During the recent Democratic presidential debate, Bernie Sanders suggested that Americans “look to countries like Denmark, like Sweden and Norway, and learn from what they have accomplished for their working people.” Hillary Clinton, however, thought the policy solutions would be found closer to home. “We are not Denmark. I love Denmark. We are the United States of America. And it’s our job to rein in the excesses of capitalism so that it doesn’t run amok and doesn’t cause the kind of inequities we’re seeing in our economic system.” Commentators declared that in that moment, Clinton “clearly gained the upper hand” and “walloped” Sanders. But is it really so crazy to suggest that Americans could copy a thing or two from foreign lands?
There’s a deeply ingrained resistance in the United States to the notion of emulating policies from other countries. Of course, Americans vary enormously in their openness to outside thinking. But as Hillary demonstrated, even the Democrats are often wary of borrowing foreign ideas. Meanwhile, many Republicans would scoff at the notion that the rest of the world could solve America’s challenges in health care, transportation, or education. In 2011, Mitt Romney declared: “God did not create this country to be a nation of followers.”
Not all countries are like this. British politicians routinely tour their European neighbors to discover how the Finns handle education or the Germans run their train system, and then loot any smart ideas they stumble across. The British recently introduced a new early-childhood education system: Sure Start. The name might ring a bell. It was partly modeled on the American Head Start program. But U.S. politicians rarely go hunting for ideas abroad, and many would never dream of naming an initiative after a foreign program.
Why are Americans often skeptical of learning from policy solutions implemented elsewhere? U.S. identity is founded on a sense of political exceptionalism. The United States is seen as a unique repository of ideals under God’s watchful providence—the city on a hill. And America’s national success has only reinforced popular resistance to looking abroad for inspiration. Over the course of the 20th century, the United States bested every major rival and became the world’s sole superpower. Why copy British decline, Japan’s stagnant economy, or Greek debt? Ideology also comes into play. As other advanced democracies have embraced extensive welfare systems, the United States has become a relatively conservative member of the Western club. Today, the American right fears that copying fellow democracies means lurching to the left.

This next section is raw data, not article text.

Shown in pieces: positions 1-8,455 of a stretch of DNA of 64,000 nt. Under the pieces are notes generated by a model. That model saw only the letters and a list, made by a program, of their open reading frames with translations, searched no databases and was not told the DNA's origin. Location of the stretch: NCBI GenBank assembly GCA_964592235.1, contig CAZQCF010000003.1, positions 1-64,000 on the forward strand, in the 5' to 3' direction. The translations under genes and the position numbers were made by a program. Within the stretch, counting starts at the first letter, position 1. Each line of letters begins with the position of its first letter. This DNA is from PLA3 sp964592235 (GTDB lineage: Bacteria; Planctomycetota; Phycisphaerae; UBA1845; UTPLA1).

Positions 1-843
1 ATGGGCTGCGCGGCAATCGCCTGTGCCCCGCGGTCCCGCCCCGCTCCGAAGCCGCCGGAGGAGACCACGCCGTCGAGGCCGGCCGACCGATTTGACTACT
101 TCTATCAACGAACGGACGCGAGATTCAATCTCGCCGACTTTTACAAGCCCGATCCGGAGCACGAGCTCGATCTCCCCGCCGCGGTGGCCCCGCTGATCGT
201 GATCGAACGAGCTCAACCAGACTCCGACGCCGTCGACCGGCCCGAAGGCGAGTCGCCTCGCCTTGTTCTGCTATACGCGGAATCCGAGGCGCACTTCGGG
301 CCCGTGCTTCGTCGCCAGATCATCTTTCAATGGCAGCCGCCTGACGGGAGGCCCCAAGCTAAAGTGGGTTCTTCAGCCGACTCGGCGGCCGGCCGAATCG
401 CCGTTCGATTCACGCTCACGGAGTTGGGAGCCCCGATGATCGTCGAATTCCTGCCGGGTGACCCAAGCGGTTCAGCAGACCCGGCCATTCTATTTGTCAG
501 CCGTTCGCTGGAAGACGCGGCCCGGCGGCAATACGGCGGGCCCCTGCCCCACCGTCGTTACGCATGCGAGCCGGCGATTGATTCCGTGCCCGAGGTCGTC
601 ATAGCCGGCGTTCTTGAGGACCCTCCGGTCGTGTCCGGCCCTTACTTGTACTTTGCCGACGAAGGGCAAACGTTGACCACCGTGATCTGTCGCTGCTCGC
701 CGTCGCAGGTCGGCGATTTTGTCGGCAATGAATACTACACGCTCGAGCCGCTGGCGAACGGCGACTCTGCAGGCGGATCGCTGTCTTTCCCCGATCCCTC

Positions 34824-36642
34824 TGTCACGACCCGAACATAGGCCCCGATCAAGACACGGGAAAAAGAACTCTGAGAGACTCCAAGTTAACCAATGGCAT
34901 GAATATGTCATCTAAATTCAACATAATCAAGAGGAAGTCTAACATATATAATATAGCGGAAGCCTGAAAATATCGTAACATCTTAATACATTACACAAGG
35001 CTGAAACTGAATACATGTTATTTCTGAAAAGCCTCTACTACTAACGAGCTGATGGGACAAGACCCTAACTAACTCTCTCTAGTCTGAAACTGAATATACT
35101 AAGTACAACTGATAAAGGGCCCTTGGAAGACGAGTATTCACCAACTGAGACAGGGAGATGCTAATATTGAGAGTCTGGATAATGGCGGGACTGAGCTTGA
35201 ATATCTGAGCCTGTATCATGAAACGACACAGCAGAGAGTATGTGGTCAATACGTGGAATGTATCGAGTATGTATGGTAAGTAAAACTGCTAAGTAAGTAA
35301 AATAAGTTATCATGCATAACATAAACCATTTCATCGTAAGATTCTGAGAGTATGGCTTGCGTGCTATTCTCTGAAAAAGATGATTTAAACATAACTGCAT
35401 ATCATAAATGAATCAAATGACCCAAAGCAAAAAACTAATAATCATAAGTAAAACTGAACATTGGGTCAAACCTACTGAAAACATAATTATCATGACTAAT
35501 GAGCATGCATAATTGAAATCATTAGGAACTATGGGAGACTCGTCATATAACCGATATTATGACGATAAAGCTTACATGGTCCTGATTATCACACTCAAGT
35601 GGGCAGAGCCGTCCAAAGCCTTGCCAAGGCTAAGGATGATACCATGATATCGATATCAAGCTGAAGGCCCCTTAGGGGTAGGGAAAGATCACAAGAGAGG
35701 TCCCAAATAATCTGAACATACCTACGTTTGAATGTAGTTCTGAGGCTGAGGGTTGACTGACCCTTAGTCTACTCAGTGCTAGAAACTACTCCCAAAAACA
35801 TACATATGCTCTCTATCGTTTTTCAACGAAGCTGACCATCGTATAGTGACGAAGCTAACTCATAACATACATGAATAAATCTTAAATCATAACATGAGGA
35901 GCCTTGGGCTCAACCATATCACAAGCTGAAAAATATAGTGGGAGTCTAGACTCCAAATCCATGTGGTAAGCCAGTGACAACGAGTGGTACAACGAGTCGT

But here’s the catch: Shunning overseas policy innovation is dangerous. The United States is an incredibly successful country in many domains, and has an enormous amount to teach the world. Yet Americans also have a great deal to learn.
After all, it’s not as if Americans are enamored with the current state of government in Washington. Polls show that large majorities believe the country is on the “wrong track.” The United States has endured a run of failed wars in Vietnam, Iraq, and Afghanistan. The American Dream is receding, and social-mobility rates are actually higher in Canada and Europe than in the United States. On indicators like infant mortality and poverty, the United States lags far behind its peers.
Could the solution to some of these problems lie outside American shores? Given that only 5 percent of the world’s population is American, is it possible that the other 95 percent have a few smart ideas Americans could use? Putting on intellectual blinders may have been justified when the United States was one of a handful of democracies in the world. But now around half the world’s countries have representative regimes. These states face similar challenges, and it’s useful to see how the other guys are doing.